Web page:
Yet, standing in the pristine, white-walled space, I wondered if the different perspectives these works evoked would extend into the world beyond the museum. Would they change the way people vote? Would they lead someone to join the next protest? Or was that too much to ask of art? When artist and activist Martha Rosler recently spoke at the Seattle Art Museum, she reiterated how only people can create change; art simply helps.
Her point is striking in the context of NW Art Now, because the show happens to be inside the same gallery that housed the “die-in” protest by local artists and community members during Art AIDS America last winter. The protest — in response to that exhibit’s lack of representation of black artists — took place just as applications were due for NW Art Now. When I asked Hushka if the demonstration affected his process of selecting artists for the biennial, he said, “If it didn’t change the way I viewed my job, I would be a bad curator and person. Having a passionate, smart group of young people bring complicated issues to our forefront has been utterly important.” TAM didn’t require artists to disclose their races or ethnicities for the biennial, but 33% voluntarily identified as people of color —a better statistic, one suspects, than for Art AIDS America, in which a mere 5% of artists identified as black, alongside those of Asian, Latino, and Native American descent. (The museum didn’t have precise information on the ethnic and racial makeup of the 107 artists included in that show.)
Christopher Paul Jordan is a Tacoma artist who co-organized the die-in and is also included in NW Art Now. When I asked about his willingness to show work at TAM, he admitted his discomfort but directed me to his sculpture in the exhibit, “Edges of a Silhouetted Earth” (2015), which consists of a translucent slab of wax, copper, ink, Mylar, and resin that’s been split in two. “It’s a memorial for the quarter of a million black souls ignored by Art AIDS America,” Jordan explained. “I had it cracked before showing it at the museum because there’s no way it can exist within their space as it exists in spirit … It represents what it feels like to be between their walls and how it feels to be in crisis in a white space.” The dark, wrought slabs appear heavy with emotional weight in a way that stands out in the dense show, but to me they became even more affecting after Jordan explained the backstory — a story I was surprised not to see in the labels hanging on the walls that had witnessed the work’s inspiration.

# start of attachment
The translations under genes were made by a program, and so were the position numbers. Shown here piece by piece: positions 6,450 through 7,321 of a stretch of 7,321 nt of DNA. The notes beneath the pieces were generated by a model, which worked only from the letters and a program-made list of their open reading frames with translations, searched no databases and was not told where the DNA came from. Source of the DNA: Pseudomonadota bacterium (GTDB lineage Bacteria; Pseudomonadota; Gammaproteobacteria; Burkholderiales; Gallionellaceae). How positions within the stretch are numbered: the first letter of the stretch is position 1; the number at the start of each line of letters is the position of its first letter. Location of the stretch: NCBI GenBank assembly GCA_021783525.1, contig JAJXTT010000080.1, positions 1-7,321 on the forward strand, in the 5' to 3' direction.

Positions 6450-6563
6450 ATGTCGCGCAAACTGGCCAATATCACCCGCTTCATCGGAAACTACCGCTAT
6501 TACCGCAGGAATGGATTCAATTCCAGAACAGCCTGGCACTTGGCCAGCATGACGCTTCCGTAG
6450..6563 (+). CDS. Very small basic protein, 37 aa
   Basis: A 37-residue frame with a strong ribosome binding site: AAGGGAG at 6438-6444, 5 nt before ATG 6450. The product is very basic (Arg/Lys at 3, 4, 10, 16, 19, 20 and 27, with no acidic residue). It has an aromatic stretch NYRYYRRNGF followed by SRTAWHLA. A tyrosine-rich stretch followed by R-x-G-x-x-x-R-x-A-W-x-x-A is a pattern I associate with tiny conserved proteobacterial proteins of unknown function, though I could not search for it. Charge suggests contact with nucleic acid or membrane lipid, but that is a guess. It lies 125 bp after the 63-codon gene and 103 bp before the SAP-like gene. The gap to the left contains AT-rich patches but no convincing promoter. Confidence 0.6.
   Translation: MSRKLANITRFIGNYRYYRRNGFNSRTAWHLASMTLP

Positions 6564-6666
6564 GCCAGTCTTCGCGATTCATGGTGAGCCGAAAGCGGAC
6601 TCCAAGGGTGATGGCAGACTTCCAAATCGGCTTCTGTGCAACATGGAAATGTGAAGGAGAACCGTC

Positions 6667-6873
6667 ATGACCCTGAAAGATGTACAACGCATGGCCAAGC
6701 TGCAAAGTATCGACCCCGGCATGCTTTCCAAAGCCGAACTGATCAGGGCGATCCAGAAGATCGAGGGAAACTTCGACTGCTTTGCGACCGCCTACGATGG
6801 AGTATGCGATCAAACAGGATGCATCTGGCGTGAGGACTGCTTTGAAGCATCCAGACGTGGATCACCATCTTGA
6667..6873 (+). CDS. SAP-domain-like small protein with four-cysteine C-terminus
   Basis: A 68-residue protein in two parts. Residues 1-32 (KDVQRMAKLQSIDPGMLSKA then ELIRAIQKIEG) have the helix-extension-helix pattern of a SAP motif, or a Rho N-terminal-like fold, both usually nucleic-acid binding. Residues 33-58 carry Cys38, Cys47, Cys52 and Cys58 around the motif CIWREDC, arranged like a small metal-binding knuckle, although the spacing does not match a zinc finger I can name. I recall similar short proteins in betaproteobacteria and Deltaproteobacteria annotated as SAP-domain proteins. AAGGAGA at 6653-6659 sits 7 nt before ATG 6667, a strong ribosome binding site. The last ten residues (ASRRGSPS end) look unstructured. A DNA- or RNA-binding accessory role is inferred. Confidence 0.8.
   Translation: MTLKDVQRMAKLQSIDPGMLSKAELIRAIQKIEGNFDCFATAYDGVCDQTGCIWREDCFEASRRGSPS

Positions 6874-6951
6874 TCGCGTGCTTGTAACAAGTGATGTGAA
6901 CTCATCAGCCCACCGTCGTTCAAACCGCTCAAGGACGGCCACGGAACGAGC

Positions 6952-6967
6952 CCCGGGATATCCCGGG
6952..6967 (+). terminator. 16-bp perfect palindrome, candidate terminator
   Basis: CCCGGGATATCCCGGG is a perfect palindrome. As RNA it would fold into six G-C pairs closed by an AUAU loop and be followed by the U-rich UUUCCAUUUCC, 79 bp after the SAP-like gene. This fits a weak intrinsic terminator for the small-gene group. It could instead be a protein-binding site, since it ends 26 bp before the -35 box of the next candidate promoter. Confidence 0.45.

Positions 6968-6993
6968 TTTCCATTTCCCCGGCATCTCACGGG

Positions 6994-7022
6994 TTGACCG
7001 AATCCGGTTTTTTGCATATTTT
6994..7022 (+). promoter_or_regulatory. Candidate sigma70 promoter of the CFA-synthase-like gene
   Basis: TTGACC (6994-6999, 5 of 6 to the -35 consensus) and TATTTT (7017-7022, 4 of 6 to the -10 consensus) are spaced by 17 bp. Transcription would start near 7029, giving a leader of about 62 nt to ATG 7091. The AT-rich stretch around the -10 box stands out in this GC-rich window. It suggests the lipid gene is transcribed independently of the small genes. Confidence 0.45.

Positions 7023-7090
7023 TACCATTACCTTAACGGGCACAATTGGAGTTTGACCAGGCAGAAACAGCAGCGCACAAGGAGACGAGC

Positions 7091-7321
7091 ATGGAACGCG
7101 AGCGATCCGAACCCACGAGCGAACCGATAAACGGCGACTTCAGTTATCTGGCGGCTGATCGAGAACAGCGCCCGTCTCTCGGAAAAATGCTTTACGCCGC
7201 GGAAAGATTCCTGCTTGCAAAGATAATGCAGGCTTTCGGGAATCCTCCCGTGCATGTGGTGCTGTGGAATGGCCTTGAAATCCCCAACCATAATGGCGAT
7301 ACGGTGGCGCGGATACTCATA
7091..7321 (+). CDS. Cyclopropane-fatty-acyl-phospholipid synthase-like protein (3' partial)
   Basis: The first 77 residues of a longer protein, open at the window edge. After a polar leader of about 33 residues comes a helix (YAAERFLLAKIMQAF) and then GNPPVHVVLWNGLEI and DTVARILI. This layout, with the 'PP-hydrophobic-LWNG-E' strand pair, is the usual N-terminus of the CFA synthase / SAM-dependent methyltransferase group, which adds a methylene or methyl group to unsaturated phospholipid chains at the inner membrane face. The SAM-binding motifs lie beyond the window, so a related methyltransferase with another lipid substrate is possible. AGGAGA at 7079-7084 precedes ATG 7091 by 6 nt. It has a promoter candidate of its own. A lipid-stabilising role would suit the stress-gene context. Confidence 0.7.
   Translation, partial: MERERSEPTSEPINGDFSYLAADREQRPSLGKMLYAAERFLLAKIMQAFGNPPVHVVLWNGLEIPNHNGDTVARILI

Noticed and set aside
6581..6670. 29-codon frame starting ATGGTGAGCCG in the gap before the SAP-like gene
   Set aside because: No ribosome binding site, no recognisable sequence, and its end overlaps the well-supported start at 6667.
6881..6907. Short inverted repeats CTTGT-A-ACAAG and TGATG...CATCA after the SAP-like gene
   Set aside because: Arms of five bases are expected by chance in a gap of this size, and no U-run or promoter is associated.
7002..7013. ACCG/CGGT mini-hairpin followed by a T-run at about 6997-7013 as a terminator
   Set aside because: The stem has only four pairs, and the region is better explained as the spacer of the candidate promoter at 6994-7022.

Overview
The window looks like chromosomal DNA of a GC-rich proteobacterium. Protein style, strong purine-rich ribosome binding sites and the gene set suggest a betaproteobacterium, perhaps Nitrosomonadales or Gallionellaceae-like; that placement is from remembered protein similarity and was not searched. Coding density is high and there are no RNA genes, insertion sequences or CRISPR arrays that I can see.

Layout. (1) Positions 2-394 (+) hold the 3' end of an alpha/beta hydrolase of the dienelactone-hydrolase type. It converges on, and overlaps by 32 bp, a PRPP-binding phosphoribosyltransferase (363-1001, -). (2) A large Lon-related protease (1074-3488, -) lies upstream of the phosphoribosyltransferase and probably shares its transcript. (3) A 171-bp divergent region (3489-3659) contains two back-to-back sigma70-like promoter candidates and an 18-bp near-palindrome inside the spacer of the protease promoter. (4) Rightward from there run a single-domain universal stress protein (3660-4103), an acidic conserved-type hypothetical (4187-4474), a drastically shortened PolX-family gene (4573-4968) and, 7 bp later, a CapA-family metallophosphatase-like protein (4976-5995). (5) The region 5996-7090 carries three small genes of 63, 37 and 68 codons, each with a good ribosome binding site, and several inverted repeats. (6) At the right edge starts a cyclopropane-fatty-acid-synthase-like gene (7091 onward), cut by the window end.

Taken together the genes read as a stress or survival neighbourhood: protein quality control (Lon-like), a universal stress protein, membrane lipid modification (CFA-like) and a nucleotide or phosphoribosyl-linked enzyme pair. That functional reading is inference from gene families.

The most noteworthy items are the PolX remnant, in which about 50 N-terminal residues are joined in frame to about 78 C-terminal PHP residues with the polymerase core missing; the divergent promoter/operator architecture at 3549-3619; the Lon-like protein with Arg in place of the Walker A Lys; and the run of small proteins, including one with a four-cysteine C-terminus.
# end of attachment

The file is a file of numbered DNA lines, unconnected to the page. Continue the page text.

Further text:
The resonance of Jordan’s piece makes clear how much work remains to be done at art institutions. Although Hushka explained the ways in which TAM has been addressing matters of diversity and representation by collecting artists of color for years, he didn’t speak to the future or offer insight into how issues raised during the die-in would be considered going forward; the focus seemed to be on the museum’s improvement of communications about the work it’s already been doing. In this answer, I saw Rodrigo Valenzuela’s planks leading to nowhere. I heard Martha Rosler’s insistence that art alone cannot create change. As I looked around me and tried to better understand the relationship between what art wants to do and what it can, I returned to Jordan’s description of NW Art Now: “You could feel the yearning of a million displaced creators trying to get out, to someplace they belong.” Now that we’ve witnessed this yearning on a pedestal, it’s time to see what it looks like out in the world.
NW Art Now continues at the Tacoma Art Museum (1701 Pacific Avenue, Tacoma, Washington) through September 4.
Correction: This article originally stated that 5% of the artists in Art AIDS America were people of color; that number in fact refers only to the African American artists in the show. We regret the error, and it has been fixed.